I do like the way Barthes upholds the reader-- as the majority should-- in that "a text's unity lies not in its origin but in its destination". Too bad this sentence is followed directly by a depersonalization of the reader, as if we were already not feeling like clogs in a machine.

Foucault's What is an Author? is more expansive and though I KNOW I SHOULD I don't really want to go back over the pages to map out the argument he makes. (If I am lazy this early on...) I think Barthes more clearly explains the death of the author idea (as per his title of course) but Foucault defines the author's relationship with his text and why it is problematic, the loadedness of being an "author" and the precepts of the "author-function". I am not sure I understand entirely the concept of the author-function: "characteristic of the mode of existence, circulation, and functioning of certain discourses in society" (908) as referenced in the previous pages. Is it simply that some works have the author-function and some do not, some have the name attached to them that we can take and use skeptically as the author function? So, is it this author-function that disappears, as in Barthes DOTA? Or is the author function the result of the death of the author? The last lines seem to say the latter when Foucault says that "the author function will disappear" and will be replaced by some other limiting factor in the future.

I should probably read more carefully.

Tuesday, August 10, 2010


Since typing the last post has given me carpal tunnel, I will make this short as there were no readings and Yale didn't include the handout mentioned in the video.

I am feeling rather guilty about not taking notes on Paul Fry's lecture, but the transcript seems to preclude the necessity, as I am not writing any papers and am reflecting here. Like the theory course I took in Spring 2009 (at the same time as this course was recorded, funnily enough) Fry begins with the idea of Literature as undefinable, though he is significantly broader in his introduction than my less experienced professor. Names, ideas and quotes from the lecture are familiar but I was also gratified that he began mentioning hermeneutics, which I have not studied but I have become increasingly in.

When I changed my major to English, I was always uncertain about what I should know and what I didn't know about Literature. I was painfully concerned with what was "out there" and what had been said already. I didn't know whether my analysis was acceptable or legitimate, and I became uneasy as I began to be successful in English courses still not knowing. The theory course I took was very insightful and I started to recognize the way my professors were teaching Literature and the reasons why the sum of my education made me produce the sort of papers that I did.

The more I understand theories, though I feel rather hopeless when I encounter a person with as in-depth an understanding as Fry, the more I question why some are more legitimate than others and I wonder at how they both enhance and remove the reader from the text-- and whether this is true at all. Hermeneutics seems to address my poorly expressed concerns. To quote directly from the transcript of Lecture One: "how do we form the conclusion that we are interpreting something adequately, that we have a basis for the kind of reading that we're doing?". This is what I would like to explore.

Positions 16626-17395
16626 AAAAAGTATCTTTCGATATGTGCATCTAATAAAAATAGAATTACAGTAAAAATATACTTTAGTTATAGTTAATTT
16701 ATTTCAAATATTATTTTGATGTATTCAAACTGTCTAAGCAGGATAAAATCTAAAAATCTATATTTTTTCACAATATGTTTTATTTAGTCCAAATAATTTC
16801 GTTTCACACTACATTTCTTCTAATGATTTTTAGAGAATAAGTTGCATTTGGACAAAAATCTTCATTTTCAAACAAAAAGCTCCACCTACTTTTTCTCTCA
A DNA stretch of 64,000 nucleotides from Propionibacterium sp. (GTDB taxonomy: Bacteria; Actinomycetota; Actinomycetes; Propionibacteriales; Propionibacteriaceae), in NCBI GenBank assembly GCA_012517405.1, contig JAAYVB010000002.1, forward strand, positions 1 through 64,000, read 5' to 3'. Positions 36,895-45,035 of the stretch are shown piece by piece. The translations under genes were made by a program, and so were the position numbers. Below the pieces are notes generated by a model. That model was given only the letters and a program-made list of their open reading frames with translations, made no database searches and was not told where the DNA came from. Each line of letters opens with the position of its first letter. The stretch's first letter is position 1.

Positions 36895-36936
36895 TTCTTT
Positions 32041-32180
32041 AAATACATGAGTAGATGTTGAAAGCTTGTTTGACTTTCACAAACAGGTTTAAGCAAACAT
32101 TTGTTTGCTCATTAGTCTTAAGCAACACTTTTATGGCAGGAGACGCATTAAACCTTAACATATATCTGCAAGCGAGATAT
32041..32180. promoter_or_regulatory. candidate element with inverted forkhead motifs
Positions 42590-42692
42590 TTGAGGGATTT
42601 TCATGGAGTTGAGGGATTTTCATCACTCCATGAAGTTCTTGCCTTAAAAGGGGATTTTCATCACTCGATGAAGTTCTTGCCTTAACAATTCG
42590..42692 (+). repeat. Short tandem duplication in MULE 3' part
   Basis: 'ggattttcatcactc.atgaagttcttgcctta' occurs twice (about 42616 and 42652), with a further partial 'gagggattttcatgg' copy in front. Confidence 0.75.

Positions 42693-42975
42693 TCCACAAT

On a less focused note, my poor state-schooled self is just a little awed by the oratory abilities of Paul Fry. Not that I have never had a good professor (I have had two or three) but I have had a professor with a lilting radio-esque voice that pronounces "rather" ever so slightly "rawther", or one that had his lecture down pat enough to coordinate excellently polished gestures. Or, really, one with white hair who was not slobbering at the mouth (I will not name names). My professors have been young, mostly, and just learning the best way to present a course. Fry says in this lecture that he has been teaching the course since the late seventies. I guess this is what you get from an Ivy institution. Oh, and Harold Bloom.

I enjoy that Prof. Fry defends the idea of a survey because theory seems to me to be one of those holes that you can never reach the bottom of and can never understand until you do. A course like the one he describes on de Man assumes a knowledge of other theories, though it wouldn't like you to have a survey to teach them to you. Where is one supposed to get this knowledge? From my need for a teacher, I have evidently failed at naturally building a foundation for myself.

When I think about writing a statement of purpose for applications, I have formed ideas of what I don't want-- there are theories that I am not very interested in exploring (psychoanalytical ones, for example)-- but what exactly I want is always just out of reach. I need to be able to communicate exactly how I read Literature, how it poses significant questions to me and how I can answer them.

because I am a follower, deep down

I've been feeling a great loss since May and graduation. Perhaps it is a testament to a person's inability to know truly what they need (or just my inability) rather than what they want--Rolling Stones, natch-- that what I've been waiting for and crazily working after (graduation) leads precisely to a disorder that I am finding difficult to live with. It took a long time for me to get used to being a student, but my overactive (with anxiety) mind was really quite calmed, in the end, by the fact that I had a syllabus and that all I needed to do was written on it. At the end of the day I could fall asleep and feel that I had done what I should, having finished my work for the day. I had a whiteboarded schedule, a planner, and distinct stacks of books that I could pick up, read, and check off. I felt like a good person. Far away from my beginnings as an autodidact, I began to feel the same comfort about attending classes. It was an almost smug sense of purpose.